DVD In The Fast Lane Page 5
The remote control is crowded with a fair number of buttons, most of them encircling a central joystick control on the upper half. Although the keypad isn't backlit, the buttons do glow in the dark and are nicely differentiated in shape and size. The remote can be set up to control a few functions of a TV, including power on/off, volume up/down, and channel selection.
As you might expect from a player this packed with features, setup was a bit more involved than usual. I chose the lighter, standard setting of the player's black-level control (7.5 IRE) - there's also a dark setting that delivers boosted, though inaccurate, contrast - and then selected my display type. The four options are somewhat confusingly called Direct-View, CRT Projector, LCD Projector, and Projection TV (meaning rear projection).
There's another menu to select speaker size and delay times when the player's internal Dolby Digital/ DTS decoder and 5.1-channel analog audio output are used. As in most other current DVD-Audio-compatible players, however, the Panasonic's bass-management settings don't apply to DVD-Audio playback, which in most cases generates six full-range analog signals that must be sent to a preamp or receiver's multichannel audio input.
Hitting the display button on the remote while playing a DVD calls up a number of additional menus. Some of these unlock strange and useless features, such as presets that lend the video a negative, black-and-white, or sepia look. Bizarre. Others are more useful. The video-adjustment menu allows you to make fine adjustments to contrast, brightness, sharpness, color, gamma, and three separate types of noise reduction. Additional adjustments become available when the progressive-scan output is active. The player remembers the individual settings you've made for as many as 200 discs - possibly your entire DVD collection. One especially cool feature of the RP91 is aspect ratio control when the player is in progressive-scan mode. The control lets you display a 4:3 image on a 16:9 screen with correct geometry, either at center screen for 4:3 images, or zoomed to full-screen for nonanamorphic letterboxed programs. This feature is important because many HDTV monitors with 16:9 screens lock into a widescreen display mode when fed a progressive-scan signal from a DVD player. This isn't a problem if the disc is an anamorphic widescreen transfer. But if the program is in the standard 4:3 aspect ratio - full-screen or letterboxed - the widescreen display may stretch the image, making it look distorted and unnatural.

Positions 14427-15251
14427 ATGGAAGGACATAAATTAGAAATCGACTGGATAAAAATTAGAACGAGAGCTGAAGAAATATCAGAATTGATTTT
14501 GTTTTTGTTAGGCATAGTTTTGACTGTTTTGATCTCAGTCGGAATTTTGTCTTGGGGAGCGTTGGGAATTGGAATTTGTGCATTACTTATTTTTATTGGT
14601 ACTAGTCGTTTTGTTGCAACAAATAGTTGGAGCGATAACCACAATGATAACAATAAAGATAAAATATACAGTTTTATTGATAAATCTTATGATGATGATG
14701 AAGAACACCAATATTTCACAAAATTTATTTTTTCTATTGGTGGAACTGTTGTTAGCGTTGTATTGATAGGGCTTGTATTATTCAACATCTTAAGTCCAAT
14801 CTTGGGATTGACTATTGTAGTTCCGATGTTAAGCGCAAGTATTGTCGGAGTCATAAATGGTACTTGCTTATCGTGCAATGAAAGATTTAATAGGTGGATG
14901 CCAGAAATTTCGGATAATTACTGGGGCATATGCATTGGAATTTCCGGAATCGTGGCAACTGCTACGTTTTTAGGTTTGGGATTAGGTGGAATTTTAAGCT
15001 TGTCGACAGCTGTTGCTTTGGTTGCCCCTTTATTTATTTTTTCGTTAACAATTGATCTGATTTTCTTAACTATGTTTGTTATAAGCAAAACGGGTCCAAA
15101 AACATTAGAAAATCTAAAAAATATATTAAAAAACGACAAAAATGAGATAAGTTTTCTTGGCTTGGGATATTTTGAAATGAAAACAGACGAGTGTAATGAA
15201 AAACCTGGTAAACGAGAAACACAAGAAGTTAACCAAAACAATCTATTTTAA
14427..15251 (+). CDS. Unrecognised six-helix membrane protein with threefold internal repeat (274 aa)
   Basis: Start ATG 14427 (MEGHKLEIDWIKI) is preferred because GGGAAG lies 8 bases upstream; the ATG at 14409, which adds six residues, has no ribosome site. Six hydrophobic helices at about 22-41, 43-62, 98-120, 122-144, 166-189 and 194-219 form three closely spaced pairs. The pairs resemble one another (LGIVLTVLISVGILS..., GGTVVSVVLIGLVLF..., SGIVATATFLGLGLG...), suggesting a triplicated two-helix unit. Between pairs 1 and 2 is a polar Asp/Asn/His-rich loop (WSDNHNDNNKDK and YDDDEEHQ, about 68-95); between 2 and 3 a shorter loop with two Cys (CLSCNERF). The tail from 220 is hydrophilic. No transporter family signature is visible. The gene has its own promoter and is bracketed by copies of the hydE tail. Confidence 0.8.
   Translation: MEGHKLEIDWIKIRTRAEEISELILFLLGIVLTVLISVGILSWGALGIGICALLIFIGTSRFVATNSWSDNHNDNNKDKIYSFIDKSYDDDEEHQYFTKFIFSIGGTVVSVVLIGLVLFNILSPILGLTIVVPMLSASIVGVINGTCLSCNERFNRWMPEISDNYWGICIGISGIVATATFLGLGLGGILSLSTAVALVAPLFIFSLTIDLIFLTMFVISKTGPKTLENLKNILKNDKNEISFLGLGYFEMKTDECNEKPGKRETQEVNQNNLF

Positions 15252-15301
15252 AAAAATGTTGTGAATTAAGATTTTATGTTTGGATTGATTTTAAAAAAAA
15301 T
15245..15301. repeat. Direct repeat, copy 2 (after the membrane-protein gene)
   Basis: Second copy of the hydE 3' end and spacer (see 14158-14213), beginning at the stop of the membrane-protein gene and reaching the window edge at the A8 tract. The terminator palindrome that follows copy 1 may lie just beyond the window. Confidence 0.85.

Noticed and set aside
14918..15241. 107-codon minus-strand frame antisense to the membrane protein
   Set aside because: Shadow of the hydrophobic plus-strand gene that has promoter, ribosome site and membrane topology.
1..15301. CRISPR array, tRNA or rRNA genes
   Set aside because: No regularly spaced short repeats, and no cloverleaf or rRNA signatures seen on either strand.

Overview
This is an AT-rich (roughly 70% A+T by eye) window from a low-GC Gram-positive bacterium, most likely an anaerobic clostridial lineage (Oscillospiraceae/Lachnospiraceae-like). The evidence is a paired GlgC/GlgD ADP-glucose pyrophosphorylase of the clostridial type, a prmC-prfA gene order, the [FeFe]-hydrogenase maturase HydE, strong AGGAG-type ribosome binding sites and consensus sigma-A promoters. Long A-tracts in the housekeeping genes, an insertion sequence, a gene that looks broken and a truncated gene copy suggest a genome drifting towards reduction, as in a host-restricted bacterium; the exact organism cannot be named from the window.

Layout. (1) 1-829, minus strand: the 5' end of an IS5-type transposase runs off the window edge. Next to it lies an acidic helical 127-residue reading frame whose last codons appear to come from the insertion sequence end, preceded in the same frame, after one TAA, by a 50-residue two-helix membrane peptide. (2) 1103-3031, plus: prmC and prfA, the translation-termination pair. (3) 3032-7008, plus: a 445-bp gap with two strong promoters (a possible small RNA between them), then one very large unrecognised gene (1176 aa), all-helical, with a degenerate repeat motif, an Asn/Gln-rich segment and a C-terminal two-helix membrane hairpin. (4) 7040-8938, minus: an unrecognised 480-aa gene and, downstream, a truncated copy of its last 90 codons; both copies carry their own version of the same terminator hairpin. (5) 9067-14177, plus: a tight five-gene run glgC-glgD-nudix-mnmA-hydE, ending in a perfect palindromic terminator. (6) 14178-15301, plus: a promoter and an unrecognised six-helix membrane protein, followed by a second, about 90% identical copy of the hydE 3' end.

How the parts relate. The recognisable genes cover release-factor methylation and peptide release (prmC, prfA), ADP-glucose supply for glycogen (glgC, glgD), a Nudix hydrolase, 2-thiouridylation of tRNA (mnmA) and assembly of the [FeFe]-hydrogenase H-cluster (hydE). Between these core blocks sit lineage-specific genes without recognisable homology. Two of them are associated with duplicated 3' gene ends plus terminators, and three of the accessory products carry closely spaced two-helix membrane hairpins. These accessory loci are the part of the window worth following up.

The Panasonic produced fine-looking images from its interlaced output, but the player's outstanding feature was its progressive-scan output. Viewed on a widescreen HDTV monitor, the boardroom scene from The Avengers was rich in contrast, the colors deeply saturated without appearing soft, with loads of fine detail visible in the furry costumes. The image was solid and filmlike, and no motion artifacts accompanied vertical camera moves.
Readers who've been following the progressive-scan DVD player tests in Sound & Vision will be happy to learn that I detected none of the color-streaking artifacts that have plagued other players we've recently tested. In "Ringo's House" from the Beatles' animated Yellow Submarine, for example, the edges between the red and blue stripes of Ringo's shirt looked completely solid and straight. On a few other players I've used - including some costing more than twice as much as the RP91 - the red stripes had streaky, jagged edges that were pretty distracting.
To test DVD-Audio performance, I played the Buena Vista Social Club disc (Warner Bros.). On a five-channel mix of "De Camino a la Vereda," the lead vocal emanates from the front left/right speakers while a chorus of backing vocals spreads around to the rear and trumpet runs and percussion instruments come at you from all sides. The trumpet sounded extremely vivid, crisp, and lifelike. Listening with my eyes closed, I felt as if I was sitting among the musicians as they played.
With its all-around excellent video quality, DVD-Audio playback capability, and competitive $800 price, Panasonic's DVD-RP91 is the most impressive DVD player I've had my hands on so far. Its ability to read DVD-RAM discs helps sweeten the deal, although that feature won't be much of a factor until DVD recorders become more widely available and prices reach more affordable levels. (So far the only stand-alone DVD-RAM recorder is the $4,000 model Panasonic introduced last year, although the company plans to offer a $1,500 DVD recorder in October.) In a world where $800 won't get you a great many things, it's nice to know that it can buy a state-of-the-art DVD player.
I've been amazed at how quickly the DVD format has found acceptance with the general public. And now that I've had a chance to try out these four players, I'm also amazed how closely performance and features correspond with price - at least with DVD players, you tend to get what you pay for. With its progressive-scan output, DVD-Audio playback, and other advanced features along with its excellent video and audio performance, the Panasonic DVD-RP91 more than justifies its price. Pioneer's DV-444 also offers progressive-scan playback, but owing to its less-than-stellar image quality in that mode, I'd mainly recommend it to someone looking for a DVD player that also handles MP3 playback. The entry-level JVC XV-S45GD offers solid features and performance at a very reasonable price. Finally, Oritron's heavily discounted DVD 800 gets you into the game with a few compromises in features but little compromise in basic performance. One of these players is the right fit for you. So hurry up and go get one! What are you waiting for?